Numerical modelling and experimental verification of GPR to investigate ring separation in brick masonry arch bridges

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The application of ground-penetrating radar (GPR) as a non-destructive technique for the monitoring of ring separation in masonry arch bridges was studied. Numerical modelling techniques were used to simulate tests using GPR-these numerical experiments were backed up and calibrated using laboratory experiments. Due to the heterogeneity of these structures, the signals coming from the interaction between the GPR system and the bridge are often complex, and hence hard to interpret. This defined the need to create a GPR numerical model that will allow the study of the attributes of reflected signals from various targets within the structure of the bridge. The GPR numerical analysis was undertaken using the finite-difference time-domain (FDTD) method. Since "micro regions" in the structure need to be modelled, subgrids were introduced into the standard FDTD method, in order to economize on the required memory and the calculation time. Good correlations were obtained between the numerical experiments and actual GPR experiments. It was shown both numerically and experimentally that significant mortar loss between the masonry arch rings can be detected. However, hairline delaminations between the mortar and the brick masonry cannot be detected using GPR. (c) 2008 Elsevier Ltd. All rights reserved.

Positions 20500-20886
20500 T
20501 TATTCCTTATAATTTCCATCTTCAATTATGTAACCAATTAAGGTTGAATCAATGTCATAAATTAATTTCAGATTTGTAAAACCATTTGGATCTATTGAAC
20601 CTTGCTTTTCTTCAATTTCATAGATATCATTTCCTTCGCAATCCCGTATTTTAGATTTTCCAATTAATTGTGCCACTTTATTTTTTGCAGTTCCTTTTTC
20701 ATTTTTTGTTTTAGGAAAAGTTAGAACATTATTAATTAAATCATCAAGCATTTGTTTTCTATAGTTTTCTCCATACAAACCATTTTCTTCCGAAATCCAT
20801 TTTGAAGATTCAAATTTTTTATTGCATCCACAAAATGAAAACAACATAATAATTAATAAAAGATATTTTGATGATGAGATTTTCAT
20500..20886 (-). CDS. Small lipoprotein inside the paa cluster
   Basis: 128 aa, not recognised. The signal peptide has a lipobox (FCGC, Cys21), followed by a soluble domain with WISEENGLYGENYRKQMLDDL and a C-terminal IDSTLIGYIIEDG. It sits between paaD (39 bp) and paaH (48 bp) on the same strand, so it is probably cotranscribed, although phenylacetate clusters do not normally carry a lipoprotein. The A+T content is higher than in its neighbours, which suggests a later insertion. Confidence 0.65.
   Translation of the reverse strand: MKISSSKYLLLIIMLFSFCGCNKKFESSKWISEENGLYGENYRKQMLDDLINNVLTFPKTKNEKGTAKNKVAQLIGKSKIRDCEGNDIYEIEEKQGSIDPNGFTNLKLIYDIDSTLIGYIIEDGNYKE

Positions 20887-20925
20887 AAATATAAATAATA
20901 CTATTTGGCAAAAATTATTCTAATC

Original languageEnglish
Pages (from-to)354-363
Number of pages10
JournalNDT and E International: Independent Nondestructive Testing and Evaluation
Issue number5
Publication statusPublished - Jul 2008


  • brick masonry arch bridges
  • ground-penetrating radar
  • experimental testing
  • numerical modelling
  • NDT

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